Additional avian resources:

Wildlife International Rehab Search page
This is a global rehab search form that has a huge list of certified rehabbers.

If you have found a critter in trouble, use this
form to find someone near you who can help.

It's best to just enter the kind of animal, your
country, and your state. If you enter your city
or town too, then sometimes you get no result.

This is another Rehabber search page that can help you find someone nearby.
This form works on zip codes and distance.

Avian Haven
My good friends run this wild bird rehab center in Freedom, Maine -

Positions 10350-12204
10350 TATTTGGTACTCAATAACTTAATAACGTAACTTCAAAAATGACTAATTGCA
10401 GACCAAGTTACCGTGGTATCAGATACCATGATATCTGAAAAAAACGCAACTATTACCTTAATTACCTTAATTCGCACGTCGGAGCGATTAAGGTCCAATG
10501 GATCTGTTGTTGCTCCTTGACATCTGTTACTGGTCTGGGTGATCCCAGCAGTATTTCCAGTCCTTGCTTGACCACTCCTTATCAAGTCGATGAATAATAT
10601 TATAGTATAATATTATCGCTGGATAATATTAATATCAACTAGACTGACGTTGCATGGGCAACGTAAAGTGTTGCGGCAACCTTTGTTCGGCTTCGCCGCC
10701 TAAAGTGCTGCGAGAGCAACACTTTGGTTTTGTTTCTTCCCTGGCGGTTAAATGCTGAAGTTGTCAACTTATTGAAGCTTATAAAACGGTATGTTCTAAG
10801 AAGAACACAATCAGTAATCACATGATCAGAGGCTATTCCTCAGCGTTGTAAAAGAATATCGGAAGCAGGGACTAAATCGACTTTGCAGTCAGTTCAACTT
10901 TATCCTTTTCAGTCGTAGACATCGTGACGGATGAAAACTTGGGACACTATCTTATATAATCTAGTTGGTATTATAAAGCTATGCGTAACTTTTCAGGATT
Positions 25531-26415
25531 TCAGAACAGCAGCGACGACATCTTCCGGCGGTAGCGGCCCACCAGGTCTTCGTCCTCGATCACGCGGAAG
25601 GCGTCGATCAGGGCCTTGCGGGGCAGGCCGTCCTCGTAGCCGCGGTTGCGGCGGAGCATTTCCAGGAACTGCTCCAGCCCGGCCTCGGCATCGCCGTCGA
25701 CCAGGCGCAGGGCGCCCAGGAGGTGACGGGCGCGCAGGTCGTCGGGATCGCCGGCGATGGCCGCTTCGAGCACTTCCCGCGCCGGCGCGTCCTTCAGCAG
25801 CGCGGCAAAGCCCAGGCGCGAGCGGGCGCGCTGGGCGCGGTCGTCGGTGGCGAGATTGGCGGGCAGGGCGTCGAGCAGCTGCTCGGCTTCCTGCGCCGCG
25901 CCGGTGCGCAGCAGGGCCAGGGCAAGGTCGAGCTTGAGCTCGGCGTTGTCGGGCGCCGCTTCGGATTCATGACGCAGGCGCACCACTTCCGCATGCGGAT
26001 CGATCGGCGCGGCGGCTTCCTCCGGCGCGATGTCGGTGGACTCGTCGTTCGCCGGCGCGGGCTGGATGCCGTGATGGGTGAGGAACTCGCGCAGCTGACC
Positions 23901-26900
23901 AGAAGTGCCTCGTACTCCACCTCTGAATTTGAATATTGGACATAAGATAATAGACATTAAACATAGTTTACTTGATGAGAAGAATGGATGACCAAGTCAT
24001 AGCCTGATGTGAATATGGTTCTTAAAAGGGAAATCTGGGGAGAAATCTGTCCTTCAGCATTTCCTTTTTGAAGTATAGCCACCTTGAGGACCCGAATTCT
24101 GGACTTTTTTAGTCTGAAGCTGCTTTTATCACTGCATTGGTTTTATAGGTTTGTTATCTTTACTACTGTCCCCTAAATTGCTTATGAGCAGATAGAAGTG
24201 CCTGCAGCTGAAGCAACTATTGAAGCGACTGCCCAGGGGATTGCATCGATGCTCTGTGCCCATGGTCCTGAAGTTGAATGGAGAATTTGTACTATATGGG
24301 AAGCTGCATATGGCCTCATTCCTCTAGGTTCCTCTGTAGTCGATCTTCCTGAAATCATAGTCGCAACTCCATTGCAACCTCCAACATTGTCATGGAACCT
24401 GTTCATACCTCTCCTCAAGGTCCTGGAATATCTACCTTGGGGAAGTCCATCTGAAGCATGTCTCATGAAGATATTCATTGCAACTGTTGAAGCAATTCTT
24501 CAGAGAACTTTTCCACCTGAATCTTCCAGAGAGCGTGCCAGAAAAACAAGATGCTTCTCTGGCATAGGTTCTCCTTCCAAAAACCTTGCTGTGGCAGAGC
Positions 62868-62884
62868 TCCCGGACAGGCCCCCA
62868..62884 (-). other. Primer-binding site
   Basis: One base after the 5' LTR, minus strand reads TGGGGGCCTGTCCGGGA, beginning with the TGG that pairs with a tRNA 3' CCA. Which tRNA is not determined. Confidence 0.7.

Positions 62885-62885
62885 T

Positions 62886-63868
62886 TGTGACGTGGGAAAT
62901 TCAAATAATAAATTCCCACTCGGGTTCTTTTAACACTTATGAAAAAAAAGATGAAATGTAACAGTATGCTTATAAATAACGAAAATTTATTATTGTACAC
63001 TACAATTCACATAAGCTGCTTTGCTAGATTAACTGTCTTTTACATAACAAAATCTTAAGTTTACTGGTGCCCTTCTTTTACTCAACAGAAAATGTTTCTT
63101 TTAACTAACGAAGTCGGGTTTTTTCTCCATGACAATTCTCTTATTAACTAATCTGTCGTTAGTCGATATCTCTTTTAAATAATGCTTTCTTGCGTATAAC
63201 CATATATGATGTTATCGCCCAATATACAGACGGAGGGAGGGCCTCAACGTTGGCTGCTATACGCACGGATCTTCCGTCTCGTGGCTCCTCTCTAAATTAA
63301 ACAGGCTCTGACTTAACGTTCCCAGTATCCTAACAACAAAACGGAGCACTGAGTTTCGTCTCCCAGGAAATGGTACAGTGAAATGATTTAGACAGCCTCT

Marc, Diane and their crew are amazing and dedicated people who I really admire.

Ravensbeard Wildlife Center
This is a rehab center in Bearsville, New York -
Kristine was the human companion of the world's
oldest crow, Tata, who passed away at age 59.
And yep, Tata's story moved me to tears too...

Cornell Ornithology Lab
Here is a nifty resource from Cornell that lists nearly all North American birds,
with pics, songs, range, and everything else you ever want to know.
All About Birds

Recent discoveries about
Crow intelligence and tool use



If you want to know what I am up to these days,
please visit either of my current websites:
CarmineLeo.com (Corporate Emotional Intelligence)
or: LifeCoaching.com (Empowering Authentic Self)